By Mark Leith, World BEYOND War Canada, October 19, 2023
Edward Bernays was the American nephew of Sigmund Freud, the creator of the field of psychoanalysis. Freud’s theories are deeply rooted in attributing the role of primate instincts and emotions to human motivations in terms of their impact on human logic and behaviour.
Bernays has been credited as the ‘Father of Public Relations’. He is, perhaps, one of the least recognized cultural influencers of the twentieth century. His most well-known book is entitled ‘Propaganda’ (https://en.wikipedia.org/wiki/Propaganda_) in which he outlines his views of the need for societies’ elites to manipulate the masses through public relations techniques for the betterment of these societies.
Bernays used his famous uncle’s psychoanalysis theories to make a small fortune for himself as a public relations consultant to industry and government. He was ingenious at developing advertising campaigns to meet the marketing goals of his clients.
Two of his most renowned campaigns are the marketing of women smoking in public on behalf of his client the American Tobacco Company, in the nineteen twenties, which he entitled ‘Torches of Freedom’. The other was to engineer a coup of the new government of Guatemala by the United States on behalf of his client the United Fruit Company, now named the Chiquita Brands International since the 1940’s.
The goal of the ‘Torches of Freedom’ campaign was to increase his client’s market share of women smokers by breaking the social taboo of women smoking in public. Bernays staged an Easter parade in which women emerged from churches with cigarettes alit to join in the parade. Bernays had consulted a psychoanalyst who reported to him that cigarettes represented “torches of freedom” for women whose feminine desires were increasingly suppressed by their role in the modern world. The march went as planned, as did the ensuing publicity, with ripples of women smoking prominently across the country.
In terms of his work concerning his client the Untied Fruit Company in Guatemala, the crisis was precepted by the expropriation of the United Fruit Company’s banana fields by a new Guatemala president, thus threatening the company’s financial interests.
Working through journalists and congressmen Bernays was able to successfully engineer a coup of the new Guatemala president through the efforts of the CIA in an attempt to restore his client’s investment by portraying the new Guatemala government as a ‘Communist Menace’.
Public Relations is a culturally mediated industry and therefore as such one of its techniques is the telling of stories. In these two examples, Bernays uses the technique of ensuring that these are stories with happy endings. In ‘Torches of Freedom’ the now publicly emancipated women have gained a greater degree of freedom. In the Guatemala campaign the honourable American banana companies’ rightful property is restored from the thieving ‘Communist Menace’.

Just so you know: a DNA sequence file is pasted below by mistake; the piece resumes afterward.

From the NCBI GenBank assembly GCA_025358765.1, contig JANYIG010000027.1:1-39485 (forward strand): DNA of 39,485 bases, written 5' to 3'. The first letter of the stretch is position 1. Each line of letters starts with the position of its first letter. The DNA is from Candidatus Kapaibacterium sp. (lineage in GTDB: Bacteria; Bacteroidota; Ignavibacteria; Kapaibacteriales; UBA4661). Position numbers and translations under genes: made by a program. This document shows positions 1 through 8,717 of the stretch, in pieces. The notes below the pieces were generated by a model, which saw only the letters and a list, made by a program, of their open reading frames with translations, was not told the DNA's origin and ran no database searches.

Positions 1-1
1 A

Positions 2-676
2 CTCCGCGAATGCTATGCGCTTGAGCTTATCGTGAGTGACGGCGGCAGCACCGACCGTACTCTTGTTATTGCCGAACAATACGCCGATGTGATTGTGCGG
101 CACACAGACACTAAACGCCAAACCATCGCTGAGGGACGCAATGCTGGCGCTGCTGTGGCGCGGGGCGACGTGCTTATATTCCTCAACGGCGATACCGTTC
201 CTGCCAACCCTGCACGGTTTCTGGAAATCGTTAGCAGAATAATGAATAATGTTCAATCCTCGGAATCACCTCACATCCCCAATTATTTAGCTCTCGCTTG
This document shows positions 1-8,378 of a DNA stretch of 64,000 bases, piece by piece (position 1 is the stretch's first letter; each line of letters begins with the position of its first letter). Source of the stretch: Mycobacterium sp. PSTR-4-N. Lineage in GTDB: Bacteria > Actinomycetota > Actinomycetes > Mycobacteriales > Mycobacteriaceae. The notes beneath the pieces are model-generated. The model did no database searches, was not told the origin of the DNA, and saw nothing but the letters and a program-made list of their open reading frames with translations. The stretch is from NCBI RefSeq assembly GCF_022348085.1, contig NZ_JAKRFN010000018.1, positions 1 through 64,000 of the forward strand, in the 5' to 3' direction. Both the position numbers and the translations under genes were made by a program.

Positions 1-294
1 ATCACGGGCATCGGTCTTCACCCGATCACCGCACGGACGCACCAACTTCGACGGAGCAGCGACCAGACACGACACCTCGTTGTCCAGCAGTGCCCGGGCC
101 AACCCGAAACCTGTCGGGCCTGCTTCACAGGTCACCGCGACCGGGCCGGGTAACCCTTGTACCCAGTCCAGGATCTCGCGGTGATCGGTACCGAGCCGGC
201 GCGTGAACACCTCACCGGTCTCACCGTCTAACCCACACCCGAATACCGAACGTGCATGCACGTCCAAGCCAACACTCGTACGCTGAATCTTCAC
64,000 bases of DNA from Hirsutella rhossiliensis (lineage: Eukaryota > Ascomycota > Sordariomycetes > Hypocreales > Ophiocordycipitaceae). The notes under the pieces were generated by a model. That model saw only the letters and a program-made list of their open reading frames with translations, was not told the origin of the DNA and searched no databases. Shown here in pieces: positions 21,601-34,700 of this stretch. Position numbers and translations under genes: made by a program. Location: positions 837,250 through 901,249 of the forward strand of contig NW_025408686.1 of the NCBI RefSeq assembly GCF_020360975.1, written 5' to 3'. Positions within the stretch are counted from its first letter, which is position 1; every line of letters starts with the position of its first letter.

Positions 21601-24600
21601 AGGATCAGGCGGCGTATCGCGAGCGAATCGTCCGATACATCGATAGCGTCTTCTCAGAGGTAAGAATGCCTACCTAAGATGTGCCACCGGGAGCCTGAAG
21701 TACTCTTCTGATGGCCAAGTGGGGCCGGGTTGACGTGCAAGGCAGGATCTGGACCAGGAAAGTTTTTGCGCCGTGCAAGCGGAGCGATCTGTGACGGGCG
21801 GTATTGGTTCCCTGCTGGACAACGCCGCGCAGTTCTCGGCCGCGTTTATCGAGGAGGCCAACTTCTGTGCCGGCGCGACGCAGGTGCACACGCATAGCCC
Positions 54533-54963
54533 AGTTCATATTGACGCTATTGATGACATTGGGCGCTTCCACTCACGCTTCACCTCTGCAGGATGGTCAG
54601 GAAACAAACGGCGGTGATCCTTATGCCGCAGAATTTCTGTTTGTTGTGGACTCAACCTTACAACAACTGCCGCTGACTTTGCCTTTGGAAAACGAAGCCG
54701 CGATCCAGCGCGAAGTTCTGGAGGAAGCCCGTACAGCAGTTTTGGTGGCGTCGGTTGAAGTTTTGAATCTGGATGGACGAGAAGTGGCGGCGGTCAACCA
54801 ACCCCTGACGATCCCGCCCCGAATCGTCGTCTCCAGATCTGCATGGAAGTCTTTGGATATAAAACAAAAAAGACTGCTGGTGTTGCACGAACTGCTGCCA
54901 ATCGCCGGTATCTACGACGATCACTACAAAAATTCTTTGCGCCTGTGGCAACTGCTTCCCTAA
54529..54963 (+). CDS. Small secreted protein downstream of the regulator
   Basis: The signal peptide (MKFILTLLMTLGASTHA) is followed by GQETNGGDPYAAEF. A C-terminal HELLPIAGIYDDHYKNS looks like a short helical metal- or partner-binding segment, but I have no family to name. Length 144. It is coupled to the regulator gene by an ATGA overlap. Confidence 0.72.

The Canadian International Air Show also in turn has created the story that it tells. It is the story of happy families gathering around the lakeside together year after year to enjoy a very exciting yet harmless spectacle of airplanes playing in the afternoon sky of a bucolic September afternoon. In this story there is a particular emphasis on how long this tradition has been going on for and how central it is to family life. These emphases speak to the values of permanence and community.
But those who do not want to live within this story, enjoying together the daredevil feats of the handsome young fool-hardy brave pilots of our courageous American and Canadian air forces are not welcome at the lakeside. Those that would carry placards and shout objections to this well-meaning spectacle serve only to show a lack of good, spirited patriotism inherent in this lakeside story.
The environmental and peace movements have a different story to tell. Theirs is not a happy one. It is a story of annihilating destruction. Of toxic pollution. Of depletion of resources. But fundamentally it is a story of planet destroying greed. The greed that drives the fossil fuel industry and the greed on which the military-industrial complex feeds.
As the environmental and peace movements challenge the lie that is the CNE Canadian International Air Show story the show’s sponsors will stick to their version. They will say that they are only wanting to make Canada a safer place for all Canadians, and that it has nothing to do whatsoever to do with the worlds of profit and money.
Mark Leith is a retired psychiatrist and a past national board member of International Physicians for the Prevention of Nuclear War Canada and a SCAN member and a member of the Culture and Innovative Tactics committee and Education committee.